When doctors order Lab tests, the tests involve gathering and analyzing samples of various body substances for diagnostic reasons. So, examples of include blood, sputum, stool, and urine tests.

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Why are Lab Tests Conducted?

Technician conducting Lab TestsLab tests help to identify the causes of back or neck pain. Many times, the causes of back and neck pain occur because of problems that do not associate with the spine.  For instance, the actual problem causing pain in the back or neck can sometimes result from kidney or abdomen problems. Also, back and neck pain can also cause diseases that eventually spread to affect the spine, such as cancer or infection. Therefore, the results of lab tests can help doctors determine the cause of such problems and what treatments to use.

Understanding Lab Tests for Scoliosis and Other Spine Conditions

When it comes to diagnosing and managing spine conditions such as scoliosis, laboratory tests play a crucial role.  Essentially, they provide valuable information to the doctors and surgeons. While lab tests alone cannot confirm or rule out specific spine conditions, they serve as important tools.  Generally, they support the overall diagnostic process and aid in monitoring the condition’s progression. In this article, we will explore the purpose of lab tests for scoliosis and other spine conditions, as well as common tests that may be performed. The following identify some of the testing that doctors order.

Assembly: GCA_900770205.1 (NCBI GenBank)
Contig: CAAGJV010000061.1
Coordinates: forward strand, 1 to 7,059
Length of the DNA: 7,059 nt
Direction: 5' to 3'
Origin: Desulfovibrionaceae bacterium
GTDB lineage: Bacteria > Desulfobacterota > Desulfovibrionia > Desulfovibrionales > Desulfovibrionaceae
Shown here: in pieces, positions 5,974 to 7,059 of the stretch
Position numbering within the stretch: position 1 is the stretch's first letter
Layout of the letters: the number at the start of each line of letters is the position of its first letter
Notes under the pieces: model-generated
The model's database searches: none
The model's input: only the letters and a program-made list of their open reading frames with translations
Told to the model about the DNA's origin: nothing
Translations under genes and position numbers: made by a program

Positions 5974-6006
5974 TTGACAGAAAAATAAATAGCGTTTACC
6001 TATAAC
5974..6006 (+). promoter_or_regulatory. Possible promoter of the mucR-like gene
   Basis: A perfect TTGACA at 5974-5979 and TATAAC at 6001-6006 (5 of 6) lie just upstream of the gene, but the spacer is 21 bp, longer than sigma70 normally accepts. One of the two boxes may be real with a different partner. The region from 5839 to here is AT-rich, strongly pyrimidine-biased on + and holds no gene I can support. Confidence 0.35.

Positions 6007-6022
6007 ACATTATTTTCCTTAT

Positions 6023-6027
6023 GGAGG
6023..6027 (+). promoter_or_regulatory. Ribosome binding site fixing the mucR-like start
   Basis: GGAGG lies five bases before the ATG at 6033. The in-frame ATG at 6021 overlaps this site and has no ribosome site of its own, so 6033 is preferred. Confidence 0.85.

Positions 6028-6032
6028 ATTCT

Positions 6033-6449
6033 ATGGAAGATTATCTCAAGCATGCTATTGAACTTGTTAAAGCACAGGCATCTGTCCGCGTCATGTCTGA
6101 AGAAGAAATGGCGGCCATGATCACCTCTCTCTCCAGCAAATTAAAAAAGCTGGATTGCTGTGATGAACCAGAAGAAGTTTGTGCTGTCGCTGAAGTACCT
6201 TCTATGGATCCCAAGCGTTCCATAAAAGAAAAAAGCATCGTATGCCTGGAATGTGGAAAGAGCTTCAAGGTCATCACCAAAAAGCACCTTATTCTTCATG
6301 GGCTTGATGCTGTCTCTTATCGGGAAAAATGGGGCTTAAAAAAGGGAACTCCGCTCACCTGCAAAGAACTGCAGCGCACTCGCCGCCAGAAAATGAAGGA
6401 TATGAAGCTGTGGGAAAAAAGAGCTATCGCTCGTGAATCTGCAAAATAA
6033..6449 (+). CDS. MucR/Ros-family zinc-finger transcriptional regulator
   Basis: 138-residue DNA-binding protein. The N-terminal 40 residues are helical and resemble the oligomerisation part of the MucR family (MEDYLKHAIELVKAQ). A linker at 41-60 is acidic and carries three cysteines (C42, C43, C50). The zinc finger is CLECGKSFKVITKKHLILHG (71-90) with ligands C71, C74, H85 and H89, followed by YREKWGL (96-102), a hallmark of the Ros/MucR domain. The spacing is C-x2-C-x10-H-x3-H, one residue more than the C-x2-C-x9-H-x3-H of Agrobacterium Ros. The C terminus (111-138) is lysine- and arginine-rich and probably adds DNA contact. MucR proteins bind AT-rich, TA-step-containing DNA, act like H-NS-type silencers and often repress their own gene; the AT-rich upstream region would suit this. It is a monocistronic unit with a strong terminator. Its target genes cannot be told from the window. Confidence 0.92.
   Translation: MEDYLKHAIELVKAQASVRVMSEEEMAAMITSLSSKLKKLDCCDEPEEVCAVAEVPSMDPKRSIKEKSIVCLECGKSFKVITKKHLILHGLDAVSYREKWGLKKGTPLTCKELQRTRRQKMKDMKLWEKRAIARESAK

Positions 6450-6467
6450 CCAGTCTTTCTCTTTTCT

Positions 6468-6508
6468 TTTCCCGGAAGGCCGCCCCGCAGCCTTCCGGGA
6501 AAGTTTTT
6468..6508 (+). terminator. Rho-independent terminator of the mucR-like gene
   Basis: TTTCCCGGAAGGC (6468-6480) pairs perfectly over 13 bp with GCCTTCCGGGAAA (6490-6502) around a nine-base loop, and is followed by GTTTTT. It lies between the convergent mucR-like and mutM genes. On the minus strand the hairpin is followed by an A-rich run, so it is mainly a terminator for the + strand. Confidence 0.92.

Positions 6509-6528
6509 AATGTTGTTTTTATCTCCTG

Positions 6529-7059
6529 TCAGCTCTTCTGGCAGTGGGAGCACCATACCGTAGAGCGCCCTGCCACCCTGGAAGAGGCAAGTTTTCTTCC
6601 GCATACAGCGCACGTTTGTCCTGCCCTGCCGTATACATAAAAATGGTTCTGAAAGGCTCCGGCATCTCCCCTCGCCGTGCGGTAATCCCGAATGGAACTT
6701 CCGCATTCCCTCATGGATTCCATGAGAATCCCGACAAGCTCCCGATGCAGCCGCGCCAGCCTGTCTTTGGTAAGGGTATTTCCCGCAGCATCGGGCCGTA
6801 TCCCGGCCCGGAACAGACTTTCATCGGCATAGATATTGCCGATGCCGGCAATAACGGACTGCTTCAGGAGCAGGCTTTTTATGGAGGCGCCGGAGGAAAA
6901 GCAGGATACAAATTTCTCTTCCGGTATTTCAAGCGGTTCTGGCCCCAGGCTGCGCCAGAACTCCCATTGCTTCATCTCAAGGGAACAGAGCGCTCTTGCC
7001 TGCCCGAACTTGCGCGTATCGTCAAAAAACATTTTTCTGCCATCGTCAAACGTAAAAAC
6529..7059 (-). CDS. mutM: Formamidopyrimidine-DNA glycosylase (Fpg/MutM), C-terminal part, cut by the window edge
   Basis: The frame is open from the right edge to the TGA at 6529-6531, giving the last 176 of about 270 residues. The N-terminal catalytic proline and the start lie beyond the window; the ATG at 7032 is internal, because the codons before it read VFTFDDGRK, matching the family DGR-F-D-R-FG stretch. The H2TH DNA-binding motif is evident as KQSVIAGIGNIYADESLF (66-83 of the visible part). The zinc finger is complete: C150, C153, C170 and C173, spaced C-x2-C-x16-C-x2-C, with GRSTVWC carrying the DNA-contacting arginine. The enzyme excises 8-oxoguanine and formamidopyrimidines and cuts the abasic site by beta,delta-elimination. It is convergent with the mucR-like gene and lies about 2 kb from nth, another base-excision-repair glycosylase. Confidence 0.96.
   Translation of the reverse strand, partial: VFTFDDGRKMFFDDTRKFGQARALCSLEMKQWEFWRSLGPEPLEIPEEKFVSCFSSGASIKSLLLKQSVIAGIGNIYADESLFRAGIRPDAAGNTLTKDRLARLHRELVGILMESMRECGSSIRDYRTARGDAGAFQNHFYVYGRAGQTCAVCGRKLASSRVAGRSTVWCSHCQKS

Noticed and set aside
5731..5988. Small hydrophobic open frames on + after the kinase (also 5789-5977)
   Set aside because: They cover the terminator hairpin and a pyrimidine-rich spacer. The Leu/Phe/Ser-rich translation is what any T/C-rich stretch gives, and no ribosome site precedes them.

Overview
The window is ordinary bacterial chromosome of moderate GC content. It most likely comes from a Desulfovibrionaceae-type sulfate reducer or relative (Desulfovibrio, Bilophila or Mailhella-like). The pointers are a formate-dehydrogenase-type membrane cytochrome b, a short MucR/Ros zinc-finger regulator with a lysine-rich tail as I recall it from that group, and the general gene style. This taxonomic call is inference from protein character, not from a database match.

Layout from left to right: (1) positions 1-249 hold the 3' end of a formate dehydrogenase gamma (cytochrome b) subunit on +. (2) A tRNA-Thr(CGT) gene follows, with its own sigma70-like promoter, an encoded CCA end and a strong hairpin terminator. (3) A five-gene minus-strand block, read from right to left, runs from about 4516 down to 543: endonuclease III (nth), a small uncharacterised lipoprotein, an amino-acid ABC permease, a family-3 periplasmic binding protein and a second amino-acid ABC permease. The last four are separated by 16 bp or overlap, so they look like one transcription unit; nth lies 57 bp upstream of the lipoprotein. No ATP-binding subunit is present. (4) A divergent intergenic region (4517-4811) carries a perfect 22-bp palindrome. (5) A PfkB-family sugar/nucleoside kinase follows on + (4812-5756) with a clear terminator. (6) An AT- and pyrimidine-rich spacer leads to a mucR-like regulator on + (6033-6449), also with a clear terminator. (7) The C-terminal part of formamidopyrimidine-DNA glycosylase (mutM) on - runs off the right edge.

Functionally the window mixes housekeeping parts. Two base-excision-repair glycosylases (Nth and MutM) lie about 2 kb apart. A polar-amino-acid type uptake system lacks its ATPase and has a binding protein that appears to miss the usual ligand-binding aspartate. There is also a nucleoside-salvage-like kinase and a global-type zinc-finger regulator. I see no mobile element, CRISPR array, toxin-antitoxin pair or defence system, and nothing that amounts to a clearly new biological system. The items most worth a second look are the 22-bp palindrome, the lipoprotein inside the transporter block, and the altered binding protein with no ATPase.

Complete Blood Count (CBC):

A complete blood count is a standard lab test that measures different components of the blood.  Specifically they measure red blood cells, white blood cells, platelets and about 150 other things. While scoliosis itself does not typically affect blood cell counts, this test can rule out other underlying conditions. It can also provide valuable information about a patient’s overall health status before undergoing surgery or other invasive procedures.

Genetic Testing:

Genetic testing is often recommended for certain spine conditions, including congenital scoliosis or syndromic forms of scoliosis. These tests can identify specific genetic mutations or abnormalities that contribute to the development of the spine condition. Genetic testing helps in confirming a diagnosis, providing information about the condition’s inheritance pattern, and guiding treatment decisions. It may involve a blood sample, saliva sample, or cheek swab to analyze the patient’s DNA.

Bone Density Test (DEXA Scan):

Bone density testing, also known as dual-energy X-ray absorptiometry (DEXA scan), measures the strength and density of the bones. While not specific to scoliosis, this test is particularly useful for evaluating spine conditions associated with bone health, such as osteoporosis. Osteoporosis can weaken the bones, making them more susceptible to fractures and potentially exacerbating the effects of scoliosis. A DEXA scan helps assess bone density and guides treatment decisions related to bone health and fracture prevention.

Inflammatory Markers: